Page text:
5 Tips to Keep Growing as a Photographer

Growing as a photographer takes hard work. Since I am constantly looking for ways to keep growing, I want to share with you these 5 tips that might help you too.


Getting stuck as a photographer is a major problem a lot of us face. We learn to use our cameras, take some good pictures once in a while, and maybe even get a few paying clients. However, that’s not all there is to it.

It is always a goal for me to keep growing as a photographer, because I believe all artists need to constantly evolve for their crafts to succeed. Also, they need to grow to keep themselves inspired. Otherwise, their techniques will become monotonous and boring.

Therefore, I want to share 5 tips that are currently helping me get unstuck and that I am setting as goals for myself and my photography business. I believe they can really help you grow as a professional photographer.

Growing as a Photographer

Explore your possibilities

It is very easy to fall into your comfort zone and not expand your horizons as an artist. Of course, you should aim to define your niche and excel in it. However, it can be a great learning experience to try different types of photography. Even if you decide that certain type of photography is not for you, trying it could still help you learn new techniques that you could apply to your favorite type of photography. Keep yourself open-minded!


Another tendency you should avoid is to just do what you think will gain more money. I mean, sure, we all have bills to pay, and even if we our profession is an artistic one, we still need to put food on the table. Nevertheless, don’t let that dictate what you do, because when money is the objective, artist often lose their magic. Don’t just become a wedding photographer because that’s what you think will have monetary success. Explore your possibilities and find what you truly love. If you are really dedicated to it, chances are that you will be able to be economically successful with it because you will be motivated to make it work.

Get the most out of free resources

We all know that YouTube has become a great learning tool for anything you want to learn. It has been a blessing for people who don’t have the time or the means to study in more traditional ways. We have all benefited from it. But that’s not the only tool there is.

These past months, I have found great resources and learned a lot of new techniques by just subscribing to newsletters and registering to free online courses, conferences, or webinars. Just to name a few, there’s Creative Live, Online Photo Academy, Cole’s Classroom, etc. Read your favorite photographers’ blogs, watch their photoshoots’ behind-the-scenes videos, and subscribe to their newsletters (which at first I thought would only fill my inbox with promos and spam, but I have found most of them to actually be very informative!). A lot of photographers also offer free ebooks and other downloadable resources when you subscribe to them.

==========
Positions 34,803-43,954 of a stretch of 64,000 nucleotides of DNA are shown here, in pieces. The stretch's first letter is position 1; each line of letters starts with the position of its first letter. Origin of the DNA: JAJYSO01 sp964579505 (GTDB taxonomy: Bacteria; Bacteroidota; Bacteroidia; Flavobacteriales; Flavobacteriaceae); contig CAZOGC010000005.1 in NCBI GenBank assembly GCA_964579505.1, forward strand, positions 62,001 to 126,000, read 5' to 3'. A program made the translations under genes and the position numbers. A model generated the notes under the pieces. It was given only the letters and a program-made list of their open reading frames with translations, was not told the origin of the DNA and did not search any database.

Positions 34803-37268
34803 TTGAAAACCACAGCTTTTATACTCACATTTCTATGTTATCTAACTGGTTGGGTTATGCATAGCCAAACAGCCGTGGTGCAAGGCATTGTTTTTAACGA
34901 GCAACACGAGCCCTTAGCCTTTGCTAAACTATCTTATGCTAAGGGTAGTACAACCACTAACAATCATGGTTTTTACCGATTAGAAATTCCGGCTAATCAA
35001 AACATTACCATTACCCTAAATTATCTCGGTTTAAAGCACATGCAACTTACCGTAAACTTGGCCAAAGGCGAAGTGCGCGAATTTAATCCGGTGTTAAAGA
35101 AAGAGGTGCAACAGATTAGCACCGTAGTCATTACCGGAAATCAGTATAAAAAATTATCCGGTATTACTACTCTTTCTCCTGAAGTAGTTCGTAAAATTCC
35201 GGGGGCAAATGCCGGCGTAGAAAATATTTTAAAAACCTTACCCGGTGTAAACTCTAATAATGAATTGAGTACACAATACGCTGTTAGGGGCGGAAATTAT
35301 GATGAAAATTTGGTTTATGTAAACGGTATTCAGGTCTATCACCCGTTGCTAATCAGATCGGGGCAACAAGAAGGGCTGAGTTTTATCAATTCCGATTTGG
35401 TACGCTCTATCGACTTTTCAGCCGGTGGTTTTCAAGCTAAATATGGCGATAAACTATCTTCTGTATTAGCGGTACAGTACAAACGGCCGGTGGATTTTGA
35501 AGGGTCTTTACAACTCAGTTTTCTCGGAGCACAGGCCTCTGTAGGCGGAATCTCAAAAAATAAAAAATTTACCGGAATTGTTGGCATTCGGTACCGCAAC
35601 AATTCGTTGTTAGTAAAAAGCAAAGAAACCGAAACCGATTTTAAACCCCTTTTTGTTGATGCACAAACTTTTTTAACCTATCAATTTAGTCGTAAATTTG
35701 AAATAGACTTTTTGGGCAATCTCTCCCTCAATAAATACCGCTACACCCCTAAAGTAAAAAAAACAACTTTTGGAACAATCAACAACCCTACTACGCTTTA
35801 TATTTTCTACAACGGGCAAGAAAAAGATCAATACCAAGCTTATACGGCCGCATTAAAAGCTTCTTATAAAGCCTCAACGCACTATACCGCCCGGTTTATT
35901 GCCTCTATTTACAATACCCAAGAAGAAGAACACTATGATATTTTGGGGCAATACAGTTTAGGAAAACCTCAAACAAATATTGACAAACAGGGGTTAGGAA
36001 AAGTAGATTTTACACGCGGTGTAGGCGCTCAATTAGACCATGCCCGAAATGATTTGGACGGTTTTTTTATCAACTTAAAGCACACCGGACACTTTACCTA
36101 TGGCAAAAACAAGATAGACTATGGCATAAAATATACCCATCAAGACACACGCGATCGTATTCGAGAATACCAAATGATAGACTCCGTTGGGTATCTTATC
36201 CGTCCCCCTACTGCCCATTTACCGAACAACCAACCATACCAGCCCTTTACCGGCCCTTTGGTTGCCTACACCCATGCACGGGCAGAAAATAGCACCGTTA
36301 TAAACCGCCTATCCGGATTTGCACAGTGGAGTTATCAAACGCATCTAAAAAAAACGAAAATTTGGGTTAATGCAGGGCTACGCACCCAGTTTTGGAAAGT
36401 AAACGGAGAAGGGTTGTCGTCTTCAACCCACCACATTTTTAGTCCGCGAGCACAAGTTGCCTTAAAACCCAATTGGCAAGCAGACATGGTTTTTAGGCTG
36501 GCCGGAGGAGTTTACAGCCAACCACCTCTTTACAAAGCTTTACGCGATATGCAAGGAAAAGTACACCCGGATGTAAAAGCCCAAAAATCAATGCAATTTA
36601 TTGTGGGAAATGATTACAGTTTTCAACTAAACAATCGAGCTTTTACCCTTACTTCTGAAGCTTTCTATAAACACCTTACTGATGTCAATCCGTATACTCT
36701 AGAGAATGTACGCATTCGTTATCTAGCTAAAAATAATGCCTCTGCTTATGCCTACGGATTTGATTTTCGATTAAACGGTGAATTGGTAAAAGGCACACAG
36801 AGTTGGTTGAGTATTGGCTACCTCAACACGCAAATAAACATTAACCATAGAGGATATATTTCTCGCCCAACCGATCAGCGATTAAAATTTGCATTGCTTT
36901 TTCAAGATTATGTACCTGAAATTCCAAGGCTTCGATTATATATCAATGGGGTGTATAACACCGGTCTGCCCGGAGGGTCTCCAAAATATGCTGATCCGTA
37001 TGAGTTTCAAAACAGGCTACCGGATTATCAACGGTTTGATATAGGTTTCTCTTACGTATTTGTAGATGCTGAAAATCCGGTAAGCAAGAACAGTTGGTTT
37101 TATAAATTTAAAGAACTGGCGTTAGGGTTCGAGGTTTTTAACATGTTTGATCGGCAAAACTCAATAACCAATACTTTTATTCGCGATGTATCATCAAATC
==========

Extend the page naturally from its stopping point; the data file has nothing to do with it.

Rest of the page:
There’s no excuse. The resources are there (and for free!). Make the most of them!

Learn from local photographers

Ok, so learning from free online resources is an excellent way to keep growing as a photographer. However, you still need to learn from what your local photographers are doing. For example, I live in Puerto Rico. Most of the free online resources I am learning from are not from Puerto Rico. That means that the techniques they use are not necessarily as effective in my region.

That’s why I also follow my favorite local photographers on social media, and I try to observe how they market themselves. Whenever possible, I take local seminars or workshops. And another great way to learn from them is to actually work with them. If a local photographer that you admire is looking for an assistant or a second shooter, go for it! I am currently still waiting for that opportunity to present itself, but maybe I should just create my own opportunity by trying to meet with a photographer and offering them my assistance.

Try making tactical decisions


Growing as a photographer also means setting goals and working hard to achieve them. And the way to do that is being tactical about all your decisions. For instance, don’t just make a website to showcase all your work. Create your branding intelligently, market yourself to get the clients you want, target your desired audience on your blog or social media, etc. Make every decision in your photography business with a well thought out purpose.

I really wish I had learned about all of this earlier so I could apply it from the beginning, but it’s never too late to learn and become better at making tactical decisions!

Practice as much as possible

I get it. Sometimes there’s just not enough time in the day, or you’re just not feeling up to it. Still, you should really try to make a commitment to practice as often as possible. There’s just no other way to get better at what you do. Even if you are learning all kinds of techniques by watching videos or reading, you haven’t really learned them until you practice them. Make a schedule, compete in a contest, or participate in a photography challenge (such as our Weekly Photo Challenge!). These are all great ways of keeping yourself focused on practicing your photography skills and nailing the techniques you’ve learned.


I struggle with keeping myself motivated enough to practice, so I really love being part of our own Weekly Photo Challenge, because it makes me think about the challenge word all week to make a great picture. Sure, some weeks I do better than others (mostly because I am a procrastinator and I don’t always execute the plan with enough time to make the cool image I expected). But I love that it keeps my creativeness and imagination flowing every week.

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